If you have heard of SEO, you’ll know it can be a valuable asset to bring traffic to your website and subsequently your business. As part of this, many companies identify keywords and implement these within their website copy and blog posts.
Here are some tips that you might not have thought of, but might want to consider when you are choosing which words you want Google to recognise your brand for.
Internet use on mobile devices is increasing month by month. This is dramatically changing the digital landscape in almost every aspect - web design, marketing and SEO. Without going into the more complex aspects of mobile and SEO, there are two things you should consider when identifying keywords.
The first thing is that the demographic of mobile users on your website is likely to be different to the demographic of desktop users or tablet users. It will be different for each company but chances are that they will be younger, trendier and maybe even more economically secure. Will this change your SEO keyword plan?
Another consideration, perhaps more obvious, is the fact that mobile users expect quicker everything; they expect quicker download time, instant access, easier navigation etc. Some of the time, mobile users will use shorter keywords when using search engines. Why use a long string of keywords when you can spend half the time and search for one word?
On schemes like Adwords, shorter keywords are usually more competitive too, so this is also something to consider. Is it worth allocating more investment to your marketing budget?
Whilst Google is doing more to bring up local results for users, it might also be worth considering keywords associated specifically with your area. Make sure your website copy and social media information identifies your location wherever relevant so that Google knows to bring up your website if somebody nearby is needing your services.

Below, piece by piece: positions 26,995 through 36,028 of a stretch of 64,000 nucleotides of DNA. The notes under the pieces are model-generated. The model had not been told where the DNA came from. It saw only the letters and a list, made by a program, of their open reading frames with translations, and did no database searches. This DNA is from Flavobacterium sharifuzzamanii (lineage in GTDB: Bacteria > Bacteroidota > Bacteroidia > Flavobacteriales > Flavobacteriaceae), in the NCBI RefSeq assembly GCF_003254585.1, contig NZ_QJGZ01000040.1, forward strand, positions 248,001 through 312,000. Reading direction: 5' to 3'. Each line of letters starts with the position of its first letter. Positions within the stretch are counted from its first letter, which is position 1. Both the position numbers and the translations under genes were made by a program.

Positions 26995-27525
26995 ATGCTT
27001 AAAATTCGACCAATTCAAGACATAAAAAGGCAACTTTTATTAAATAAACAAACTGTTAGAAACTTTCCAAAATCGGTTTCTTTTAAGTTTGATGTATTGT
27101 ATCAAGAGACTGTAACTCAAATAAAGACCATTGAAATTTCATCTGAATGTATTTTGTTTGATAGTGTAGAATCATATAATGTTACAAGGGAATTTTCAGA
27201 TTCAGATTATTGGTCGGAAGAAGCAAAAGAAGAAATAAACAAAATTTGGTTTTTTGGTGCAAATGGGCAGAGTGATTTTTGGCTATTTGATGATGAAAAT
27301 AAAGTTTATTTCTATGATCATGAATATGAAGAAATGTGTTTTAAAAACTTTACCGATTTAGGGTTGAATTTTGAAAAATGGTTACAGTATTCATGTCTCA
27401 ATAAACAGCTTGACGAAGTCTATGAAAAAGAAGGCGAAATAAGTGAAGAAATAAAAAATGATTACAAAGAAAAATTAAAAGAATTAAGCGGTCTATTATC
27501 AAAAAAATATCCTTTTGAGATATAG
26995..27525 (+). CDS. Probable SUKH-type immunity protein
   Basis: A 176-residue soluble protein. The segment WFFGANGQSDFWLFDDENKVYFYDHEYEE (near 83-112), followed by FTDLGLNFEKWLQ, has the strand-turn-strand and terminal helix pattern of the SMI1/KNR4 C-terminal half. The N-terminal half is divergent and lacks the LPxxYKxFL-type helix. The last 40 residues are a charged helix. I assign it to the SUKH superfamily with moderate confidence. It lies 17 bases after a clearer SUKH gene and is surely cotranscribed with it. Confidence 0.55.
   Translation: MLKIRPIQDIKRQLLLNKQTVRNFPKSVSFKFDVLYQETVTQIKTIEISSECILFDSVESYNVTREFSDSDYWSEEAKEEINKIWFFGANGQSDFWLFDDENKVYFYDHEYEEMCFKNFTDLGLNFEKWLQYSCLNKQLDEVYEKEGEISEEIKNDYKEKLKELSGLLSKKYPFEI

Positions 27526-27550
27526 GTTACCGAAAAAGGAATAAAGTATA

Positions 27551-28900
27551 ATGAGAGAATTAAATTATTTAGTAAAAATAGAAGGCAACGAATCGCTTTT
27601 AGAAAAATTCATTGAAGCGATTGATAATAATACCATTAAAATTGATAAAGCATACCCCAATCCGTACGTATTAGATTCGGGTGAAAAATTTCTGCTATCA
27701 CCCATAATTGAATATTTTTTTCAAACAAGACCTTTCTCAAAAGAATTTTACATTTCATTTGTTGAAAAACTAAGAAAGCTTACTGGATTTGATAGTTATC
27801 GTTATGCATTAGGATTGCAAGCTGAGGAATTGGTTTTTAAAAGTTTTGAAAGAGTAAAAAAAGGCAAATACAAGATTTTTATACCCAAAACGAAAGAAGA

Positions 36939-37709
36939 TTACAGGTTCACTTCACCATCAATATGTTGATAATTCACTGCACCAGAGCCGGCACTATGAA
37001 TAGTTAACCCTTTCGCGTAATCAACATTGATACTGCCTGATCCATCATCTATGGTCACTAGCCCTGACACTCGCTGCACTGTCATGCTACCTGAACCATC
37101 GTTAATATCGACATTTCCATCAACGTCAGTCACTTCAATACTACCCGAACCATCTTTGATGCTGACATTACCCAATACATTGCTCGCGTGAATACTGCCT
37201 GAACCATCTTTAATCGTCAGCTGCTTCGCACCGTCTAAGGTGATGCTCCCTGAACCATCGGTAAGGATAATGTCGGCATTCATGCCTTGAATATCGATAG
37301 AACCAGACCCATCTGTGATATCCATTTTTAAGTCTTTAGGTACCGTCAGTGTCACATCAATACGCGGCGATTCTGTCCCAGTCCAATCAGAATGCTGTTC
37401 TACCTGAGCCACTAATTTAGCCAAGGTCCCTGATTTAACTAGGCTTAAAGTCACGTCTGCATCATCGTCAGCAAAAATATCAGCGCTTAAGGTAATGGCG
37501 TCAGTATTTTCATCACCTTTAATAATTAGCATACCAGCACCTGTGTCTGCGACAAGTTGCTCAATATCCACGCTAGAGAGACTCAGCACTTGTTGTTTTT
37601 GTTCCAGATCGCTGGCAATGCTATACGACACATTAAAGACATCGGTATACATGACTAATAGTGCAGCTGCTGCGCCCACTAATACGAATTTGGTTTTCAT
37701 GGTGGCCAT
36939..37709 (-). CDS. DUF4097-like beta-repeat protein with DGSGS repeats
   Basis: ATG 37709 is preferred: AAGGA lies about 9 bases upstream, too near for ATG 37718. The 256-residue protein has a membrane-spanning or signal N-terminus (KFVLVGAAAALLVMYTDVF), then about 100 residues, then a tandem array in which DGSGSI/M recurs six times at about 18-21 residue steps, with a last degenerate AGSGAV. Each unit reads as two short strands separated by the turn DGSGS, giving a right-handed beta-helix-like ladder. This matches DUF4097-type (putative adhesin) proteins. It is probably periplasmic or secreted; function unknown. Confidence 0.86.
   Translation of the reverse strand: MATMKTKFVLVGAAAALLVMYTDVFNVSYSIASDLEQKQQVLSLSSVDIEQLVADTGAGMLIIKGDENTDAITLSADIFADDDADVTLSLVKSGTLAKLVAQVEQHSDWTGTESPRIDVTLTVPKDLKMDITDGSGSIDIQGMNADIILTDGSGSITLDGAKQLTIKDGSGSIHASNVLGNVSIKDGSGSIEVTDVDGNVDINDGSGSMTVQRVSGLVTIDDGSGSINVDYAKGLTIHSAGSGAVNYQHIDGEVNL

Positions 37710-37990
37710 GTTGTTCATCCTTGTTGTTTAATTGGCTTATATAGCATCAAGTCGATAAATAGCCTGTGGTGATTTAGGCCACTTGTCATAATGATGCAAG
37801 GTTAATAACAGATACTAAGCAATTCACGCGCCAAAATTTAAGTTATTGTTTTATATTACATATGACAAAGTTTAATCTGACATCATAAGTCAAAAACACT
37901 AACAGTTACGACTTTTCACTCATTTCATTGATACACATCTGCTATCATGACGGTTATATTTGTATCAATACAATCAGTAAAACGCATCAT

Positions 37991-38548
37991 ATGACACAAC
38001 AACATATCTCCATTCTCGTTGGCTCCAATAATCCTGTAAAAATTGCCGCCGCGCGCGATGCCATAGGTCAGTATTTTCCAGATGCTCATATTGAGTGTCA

When people are searching on Google, a lot of the time they are searching with questions. Remember Ask Jeeves? A lot of people are still in that mind-set of typing in full questions in the hope that it will bring up the most specific result for them. Things like FAQ pages do well for these kind of results, so maybe it’s worth including one of these on your homepage or blog? Will this kind of format change your keyword plan?
Language changes constantly. Keep an eye out for subtle language differences and on-trend terms. We’re not saying that you will want to target things like YOLO, but there might be an upcoming term in your industry that wasn’t used historically. If this is the case, start using it (sparingly). When it becomes more widely used and popular, you will already have plenty of relevant content in your blog posts or social media posts.
If you are attempting to identify keywords for your business, these might be some things to consider. However, if you really want to knuckle down and get into the nitty-gritty technical world of SEO, you will probably need a lot more experience or agency help.
Image Credits: HubSpot
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